Impaired spatial reference memory and increased exploratory behavior in P301L tau transgenic mice

    L. Pennanen
    The neuropathological hallmark shared between Alzheimer's disease (AD) and familial frontotemporal dementia (FTDP-17) are neurofibrillary tangles (NFT) which are composed of filamentous aggregates of the microtubule-associated protein tau. Their formation has been reproduced in transgenic mice, which express the FTDP-17-associated mutation P301L of tau. In these mice, tau aggregates are found in many brain areas including the hippocampus and the amygdala, both of which are characterized by NFT formation in AD. Previous studies using an amygdala-specific test battery revealed an increase in exploratory behavior and an accelerated extinction of conditioned taste aversion in these mice. Here, we assessed P301L mice in behavioral tests known to depend on an intact hippocampus. Morris water maze and Y-maze revealed intact spatial working memory but impairment in spatial reference memory at 6 and 11 months of age. In addition, a modest disinhibition of exploratory behavior at 6 months of age was confirmed in the open field and the elevated O-maze and was more pronounced during aging. [source]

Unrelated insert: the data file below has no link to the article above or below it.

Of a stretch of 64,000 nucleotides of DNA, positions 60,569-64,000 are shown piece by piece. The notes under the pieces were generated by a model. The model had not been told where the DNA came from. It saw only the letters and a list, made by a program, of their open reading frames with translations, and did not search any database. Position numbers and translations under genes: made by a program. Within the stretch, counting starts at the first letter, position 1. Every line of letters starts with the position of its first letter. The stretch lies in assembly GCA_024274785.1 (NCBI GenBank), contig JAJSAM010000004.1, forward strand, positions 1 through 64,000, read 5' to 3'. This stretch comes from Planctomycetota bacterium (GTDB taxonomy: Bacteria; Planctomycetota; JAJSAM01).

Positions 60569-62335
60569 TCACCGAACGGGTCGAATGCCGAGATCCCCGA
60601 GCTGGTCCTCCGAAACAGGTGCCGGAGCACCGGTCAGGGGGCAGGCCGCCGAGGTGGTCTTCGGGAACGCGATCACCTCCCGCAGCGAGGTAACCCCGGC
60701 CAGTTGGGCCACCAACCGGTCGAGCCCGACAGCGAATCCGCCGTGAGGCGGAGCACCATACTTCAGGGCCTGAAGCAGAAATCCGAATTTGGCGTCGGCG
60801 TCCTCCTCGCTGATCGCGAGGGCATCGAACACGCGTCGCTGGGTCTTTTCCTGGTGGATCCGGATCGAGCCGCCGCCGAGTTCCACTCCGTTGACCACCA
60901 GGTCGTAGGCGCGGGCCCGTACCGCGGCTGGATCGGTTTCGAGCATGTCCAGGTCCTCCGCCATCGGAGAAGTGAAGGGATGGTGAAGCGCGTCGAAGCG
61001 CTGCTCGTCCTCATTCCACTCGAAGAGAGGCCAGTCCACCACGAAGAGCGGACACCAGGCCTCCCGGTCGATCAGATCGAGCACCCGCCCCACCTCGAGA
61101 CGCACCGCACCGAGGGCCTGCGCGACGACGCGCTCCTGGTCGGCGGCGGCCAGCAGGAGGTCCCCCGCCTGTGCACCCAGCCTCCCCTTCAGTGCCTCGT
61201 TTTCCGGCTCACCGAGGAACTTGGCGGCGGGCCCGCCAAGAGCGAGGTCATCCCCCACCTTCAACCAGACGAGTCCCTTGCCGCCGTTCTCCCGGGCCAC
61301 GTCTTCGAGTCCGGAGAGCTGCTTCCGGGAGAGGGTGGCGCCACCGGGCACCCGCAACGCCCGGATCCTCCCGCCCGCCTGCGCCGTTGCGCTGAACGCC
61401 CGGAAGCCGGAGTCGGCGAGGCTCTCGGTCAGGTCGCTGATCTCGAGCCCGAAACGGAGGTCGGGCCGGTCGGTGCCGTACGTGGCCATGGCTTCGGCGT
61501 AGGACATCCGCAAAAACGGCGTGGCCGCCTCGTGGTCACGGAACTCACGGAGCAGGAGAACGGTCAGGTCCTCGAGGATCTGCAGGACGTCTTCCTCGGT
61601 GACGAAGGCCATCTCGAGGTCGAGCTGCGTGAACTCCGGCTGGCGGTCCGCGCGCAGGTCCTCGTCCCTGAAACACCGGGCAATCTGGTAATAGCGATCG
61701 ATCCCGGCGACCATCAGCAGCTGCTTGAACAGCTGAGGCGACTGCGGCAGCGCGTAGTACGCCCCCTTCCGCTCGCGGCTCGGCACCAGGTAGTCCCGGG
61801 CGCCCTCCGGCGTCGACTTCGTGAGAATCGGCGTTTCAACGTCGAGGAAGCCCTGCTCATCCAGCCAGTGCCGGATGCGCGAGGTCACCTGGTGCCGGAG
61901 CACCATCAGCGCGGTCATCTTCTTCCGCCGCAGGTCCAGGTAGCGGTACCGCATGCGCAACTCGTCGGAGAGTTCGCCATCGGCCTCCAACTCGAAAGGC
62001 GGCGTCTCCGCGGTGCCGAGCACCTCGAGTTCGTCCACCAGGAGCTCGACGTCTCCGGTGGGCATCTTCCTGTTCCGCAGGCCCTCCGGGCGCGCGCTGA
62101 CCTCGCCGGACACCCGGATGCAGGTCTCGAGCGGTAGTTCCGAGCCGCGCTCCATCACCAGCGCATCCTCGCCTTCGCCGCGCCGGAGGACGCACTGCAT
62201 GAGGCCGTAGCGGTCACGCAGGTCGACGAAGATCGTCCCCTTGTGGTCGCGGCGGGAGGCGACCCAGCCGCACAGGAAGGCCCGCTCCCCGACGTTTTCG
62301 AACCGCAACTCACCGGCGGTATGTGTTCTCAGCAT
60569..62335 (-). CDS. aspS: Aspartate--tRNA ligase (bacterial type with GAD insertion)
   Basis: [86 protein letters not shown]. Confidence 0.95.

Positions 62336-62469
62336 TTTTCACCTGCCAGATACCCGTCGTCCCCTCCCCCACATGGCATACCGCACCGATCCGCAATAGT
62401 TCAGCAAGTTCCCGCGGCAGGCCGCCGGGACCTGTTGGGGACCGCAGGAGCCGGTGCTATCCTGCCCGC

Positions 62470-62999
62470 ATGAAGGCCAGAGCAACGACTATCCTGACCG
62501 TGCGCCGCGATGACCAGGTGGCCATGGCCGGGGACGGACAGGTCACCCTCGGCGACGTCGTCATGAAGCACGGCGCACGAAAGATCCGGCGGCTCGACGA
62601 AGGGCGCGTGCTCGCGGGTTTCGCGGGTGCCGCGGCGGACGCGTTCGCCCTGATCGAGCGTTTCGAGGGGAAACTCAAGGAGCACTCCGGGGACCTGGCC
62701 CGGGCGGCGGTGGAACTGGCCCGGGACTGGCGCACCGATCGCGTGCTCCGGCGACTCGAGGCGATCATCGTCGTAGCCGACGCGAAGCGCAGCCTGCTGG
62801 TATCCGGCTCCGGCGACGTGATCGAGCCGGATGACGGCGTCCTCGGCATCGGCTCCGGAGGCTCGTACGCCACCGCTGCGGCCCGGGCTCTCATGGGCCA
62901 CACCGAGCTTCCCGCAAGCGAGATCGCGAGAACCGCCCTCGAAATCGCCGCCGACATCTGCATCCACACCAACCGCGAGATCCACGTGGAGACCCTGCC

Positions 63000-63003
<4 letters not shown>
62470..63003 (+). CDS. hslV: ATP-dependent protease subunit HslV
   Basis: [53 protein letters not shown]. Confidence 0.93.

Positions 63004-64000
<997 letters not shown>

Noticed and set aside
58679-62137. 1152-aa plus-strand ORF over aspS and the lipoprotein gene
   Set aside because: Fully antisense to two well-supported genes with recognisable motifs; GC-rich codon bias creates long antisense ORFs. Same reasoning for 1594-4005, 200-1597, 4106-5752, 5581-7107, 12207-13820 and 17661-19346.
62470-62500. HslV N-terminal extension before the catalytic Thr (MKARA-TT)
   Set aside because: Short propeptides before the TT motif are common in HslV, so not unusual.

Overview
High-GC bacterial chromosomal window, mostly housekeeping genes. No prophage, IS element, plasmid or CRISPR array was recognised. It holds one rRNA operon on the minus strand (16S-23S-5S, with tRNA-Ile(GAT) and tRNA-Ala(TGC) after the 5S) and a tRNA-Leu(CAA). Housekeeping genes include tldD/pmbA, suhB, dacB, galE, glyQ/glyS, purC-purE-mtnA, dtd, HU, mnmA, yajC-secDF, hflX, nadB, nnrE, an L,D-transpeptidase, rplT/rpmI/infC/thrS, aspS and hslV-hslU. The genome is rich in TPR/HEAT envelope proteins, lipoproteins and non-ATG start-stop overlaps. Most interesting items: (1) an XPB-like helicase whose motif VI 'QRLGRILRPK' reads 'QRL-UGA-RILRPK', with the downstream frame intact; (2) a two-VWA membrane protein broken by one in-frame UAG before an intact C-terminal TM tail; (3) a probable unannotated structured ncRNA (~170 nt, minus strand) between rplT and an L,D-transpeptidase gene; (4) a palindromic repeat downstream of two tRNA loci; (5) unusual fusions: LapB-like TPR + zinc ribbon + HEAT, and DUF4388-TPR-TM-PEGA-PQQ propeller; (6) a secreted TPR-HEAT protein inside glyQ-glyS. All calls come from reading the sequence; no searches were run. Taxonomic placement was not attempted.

Lack of neprilysin suffices to generate murine amyloid-like deposits in the brain and behavioral deficit in vivo

    Rime Madani
    Abstract Accumulation of the ,-amyloid peptide (A,) in the brain is a major pathological hallmark of Alzheimer's disease (AD), leading to synaptic dysfunction, neuronal death, and memory impairment. The levels of neprilysin, a major A,-degrading enzyme, are decreased in AD brains and during aging. Because neprilysin cleaves A, in vivo, its down-regulation may contribute to the pathophysiology of AD. The aim of this study was to assess the consequences of neprilysin deficiency on accumulation of murine A, in brains and associated pathologies in vivo by investigating neprilysin-deficient mice on biochemical, morphological, and behavioral levels. Aged neprilysin-deficient mice expressed physiological amyloid precursor protein (APP) levels and exhibited elevated brain A, concentrations and amyloid-like deposits in addition to signs of neuronal degeneration in their brains. Behaviorally, neprilysin-deficient mice acquired a significantly weaker conditioned taste aversion that extinguished faster than the aversion of age-matched controls. Our data establish that, under physiological APP expression levels, neprilysin deficiency is associated with increased A, accumulation in the brain and leads to deposition of amyloid-like structures in vivo as well as with signs of AD-like pathology and with behavioral deficits. © 2006 Wiley-Liss, Inc. [source]

    Helplessness in the Tail Suspension Test Is Associated with an Increase in Ethanol Intake and Its Rewarding Effect in Female Mice

    ALCOHOLISM, Issue 3 2005
    Yann Pelloux